When a mother of a boy with Down syndrome noticed that The New York Times’ “Ethicist” had a history of using the word “retard,” she took him to task. And boy did he respond.
Sephora is pulling a shade of lipstick called “Celebutard” from its shelves after complaints that the name is offensive to those with disabilities.
For the first time in years, someone outside the famed Shriver family will lead Special Olympics.
Coca-Cola is in hot water with a consumer whose daughter opened a Vitamin Water bottle with the message “You retard” printed on the cap.
The Social Security Administration will become the latest federal agency to start using the term “intellectual disability” in lieu of “mental retardation.”
After making critical mentions about autism in a recently-released song, a hip-hop recording artist is apologizing.
Under pressure, Facebook recently said it will improve its efforts to weed out hate speech on the social network. Disability advocates say the move is long overdue.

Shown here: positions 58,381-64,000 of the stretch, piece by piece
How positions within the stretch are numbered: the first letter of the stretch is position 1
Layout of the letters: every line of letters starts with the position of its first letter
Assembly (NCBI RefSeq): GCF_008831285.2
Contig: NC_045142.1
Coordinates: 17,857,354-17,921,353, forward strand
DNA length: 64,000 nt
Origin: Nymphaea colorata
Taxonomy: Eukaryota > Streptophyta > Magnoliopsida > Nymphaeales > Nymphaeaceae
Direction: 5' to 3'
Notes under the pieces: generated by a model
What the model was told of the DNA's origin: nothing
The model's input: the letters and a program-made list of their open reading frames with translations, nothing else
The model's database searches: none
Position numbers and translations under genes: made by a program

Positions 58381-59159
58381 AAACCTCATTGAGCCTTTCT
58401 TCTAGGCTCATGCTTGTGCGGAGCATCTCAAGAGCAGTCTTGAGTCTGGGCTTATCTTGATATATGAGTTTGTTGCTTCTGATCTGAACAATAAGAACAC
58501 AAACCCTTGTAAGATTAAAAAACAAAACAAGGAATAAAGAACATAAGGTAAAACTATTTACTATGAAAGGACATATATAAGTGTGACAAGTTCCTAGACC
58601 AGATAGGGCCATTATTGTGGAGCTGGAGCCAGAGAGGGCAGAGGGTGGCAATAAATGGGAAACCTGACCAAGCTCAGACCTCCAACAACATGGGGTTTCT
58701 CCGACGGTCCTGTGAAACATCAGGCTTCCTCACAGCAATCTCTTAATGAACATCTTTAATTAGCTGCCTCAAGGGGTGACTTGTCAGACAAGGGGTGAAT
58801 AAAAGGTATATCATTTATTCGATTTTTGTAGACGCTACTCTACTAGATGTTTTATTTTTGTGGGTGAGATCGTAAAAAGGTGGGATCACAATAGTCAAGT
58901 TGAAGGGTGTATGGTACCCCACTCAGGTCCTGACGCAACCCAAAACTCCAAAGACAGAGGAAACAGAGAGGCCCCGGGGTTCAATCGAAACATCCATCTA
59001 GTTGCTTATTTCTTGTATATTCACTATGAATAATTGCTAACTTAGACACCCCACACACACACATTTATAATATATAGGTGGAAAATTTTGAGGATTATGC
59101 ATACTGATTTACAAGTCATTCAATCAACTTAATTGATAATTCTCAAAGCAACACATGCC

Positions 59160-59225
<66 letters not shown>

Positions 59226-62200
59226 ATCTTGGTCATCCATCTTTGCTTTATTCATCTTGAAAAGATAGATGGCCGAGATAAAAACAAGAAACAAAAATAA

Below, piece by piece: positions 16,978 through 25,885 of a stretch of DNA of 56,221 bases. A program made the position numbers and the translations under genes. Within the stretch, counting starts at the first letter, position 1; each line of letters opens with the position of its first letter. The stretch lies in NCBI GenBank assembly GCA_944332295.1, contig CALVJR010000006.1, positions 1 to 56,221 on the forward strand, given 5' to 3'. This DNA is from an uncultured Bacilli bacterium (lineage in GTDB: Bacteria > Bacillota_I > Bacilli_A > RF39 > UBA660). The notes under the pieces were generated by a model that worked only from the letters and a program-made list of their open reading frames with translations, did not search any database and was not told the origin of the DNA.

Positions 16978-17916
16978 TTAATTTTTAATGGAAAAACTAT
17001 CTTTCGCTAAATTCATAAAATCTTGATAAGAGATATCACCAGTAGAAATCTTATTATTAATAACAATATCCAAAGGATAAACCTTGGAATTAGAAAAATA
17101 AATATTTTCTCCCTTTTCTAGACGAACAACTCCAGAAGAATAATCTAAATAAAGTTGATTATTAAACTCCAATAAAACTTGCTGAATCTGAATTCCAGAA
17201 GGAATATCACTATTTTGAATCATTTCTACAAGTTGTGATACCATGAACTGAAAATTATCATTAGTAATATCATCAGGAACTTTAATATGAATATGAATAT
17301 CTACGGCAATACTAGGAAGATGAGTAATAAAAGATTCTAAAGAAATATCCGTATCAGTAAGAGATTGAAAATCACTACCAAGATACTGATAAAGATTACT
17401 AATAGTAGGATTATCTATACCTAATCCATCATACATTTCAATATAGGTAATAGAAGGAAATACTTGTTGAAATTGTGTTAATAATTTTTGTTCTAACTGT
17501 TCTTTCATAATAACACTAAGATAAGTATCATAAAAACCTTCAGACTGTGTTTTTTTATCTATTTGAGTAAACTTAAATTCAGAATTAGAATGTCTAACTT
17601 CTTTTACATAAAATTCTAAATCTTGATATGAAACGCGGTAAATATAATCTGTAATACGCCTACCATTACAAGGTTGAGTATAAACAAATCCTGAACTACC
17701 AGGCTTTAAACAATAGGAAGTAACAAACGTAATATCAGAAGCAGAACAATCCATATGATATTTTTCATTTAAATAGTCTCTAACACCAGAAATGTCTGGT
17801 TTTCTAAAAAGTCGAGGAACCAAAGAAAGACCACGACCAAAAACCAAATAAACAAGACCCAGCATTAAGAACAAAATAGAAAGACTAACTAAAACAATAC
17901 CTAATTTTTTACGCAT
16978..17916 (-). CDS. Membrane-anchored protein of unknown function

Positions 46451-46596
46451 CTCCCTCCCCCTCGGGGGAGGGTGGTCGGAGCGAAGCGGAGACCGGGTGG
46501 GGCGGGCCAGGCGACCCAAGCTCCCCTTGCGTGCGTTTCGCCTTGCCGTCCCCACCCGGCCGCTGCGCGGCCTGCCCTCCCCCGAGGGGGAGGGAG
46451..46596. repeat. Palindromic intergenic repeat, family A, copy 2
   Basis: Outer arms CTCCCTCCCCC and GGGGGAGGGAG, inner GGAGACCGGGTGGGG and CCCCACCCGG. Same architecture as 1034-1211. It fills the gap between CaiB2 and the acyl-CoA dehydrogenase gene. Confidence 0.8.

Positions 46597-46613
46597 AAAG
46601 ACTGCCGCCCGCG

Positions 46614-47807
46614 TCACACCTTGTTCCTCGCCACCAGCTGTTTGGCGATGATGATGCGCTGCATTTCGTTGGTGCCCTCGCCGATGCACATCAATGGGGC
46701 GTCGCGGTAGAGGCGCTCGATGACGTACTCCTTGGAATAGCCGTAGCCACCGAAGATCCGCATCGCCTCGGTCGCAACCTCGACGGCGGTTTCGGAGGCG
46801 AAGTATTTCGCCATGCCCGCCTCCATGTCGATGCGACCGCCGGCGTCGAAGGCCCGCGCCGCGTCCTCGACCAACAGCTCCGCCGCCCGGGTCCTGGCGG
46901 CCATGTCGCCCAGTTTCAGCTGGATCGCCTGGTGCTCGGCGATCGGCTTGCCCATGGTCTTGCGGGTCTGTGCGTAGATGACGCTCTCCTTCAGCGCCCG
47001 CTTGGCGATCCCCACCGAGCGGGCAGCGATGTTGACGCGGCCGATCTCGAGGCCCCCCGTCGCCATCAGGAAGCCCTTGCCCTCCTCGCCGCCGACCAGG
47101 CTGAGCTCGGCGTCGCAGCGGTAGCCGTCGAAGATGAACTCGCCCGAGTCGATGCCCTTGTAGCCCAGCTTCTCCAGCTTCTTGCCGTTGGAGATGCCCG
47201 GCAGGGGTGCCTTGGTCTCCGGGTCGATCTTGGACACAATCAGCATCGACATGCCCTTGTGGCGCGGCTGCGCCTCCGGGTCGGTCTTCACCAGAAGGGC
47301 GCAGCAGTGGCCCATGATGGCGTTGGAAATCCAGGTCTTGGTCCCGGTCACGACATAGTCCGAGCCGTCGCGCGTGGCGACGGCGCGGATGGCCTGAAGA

In what’s believed to be a first-of-its-kind case, a family is bringing a federal lawsuit after a photo of their son with Down syndrome was doctored and spread across the Internet.
In a first, the “journalist’s bible” will include guidance for reporters on how to write about mental illness and conditions like autism.
As he prepares to take the field in the Super Bowl this Sunday, the quarterback of the Baltimore Ravens is finding himself in hot water for using the word “retarded.”
The Social Security Administration has signaled its intention to start using the term “intellectual disability” in place of “mental retardation.”
Conservative commentator Ann Coulter is standing by her repeated use of the word “retard,” insisting that she’s done no wrong and will continue to use the term.
As the presidential campaign hits fever pitch, conservative political commentator Ann Coulter is taking heat for her repeated use of the word “retard.”
When a reporter described someone as a “nut case” on national radio not long ago, she got an earful. And for good reason say people with disabilities and their allies.
A new proposal in Congress is calling for the federal government to take yet another step away from the term “mental retardation” in favor of “intellectual disability.”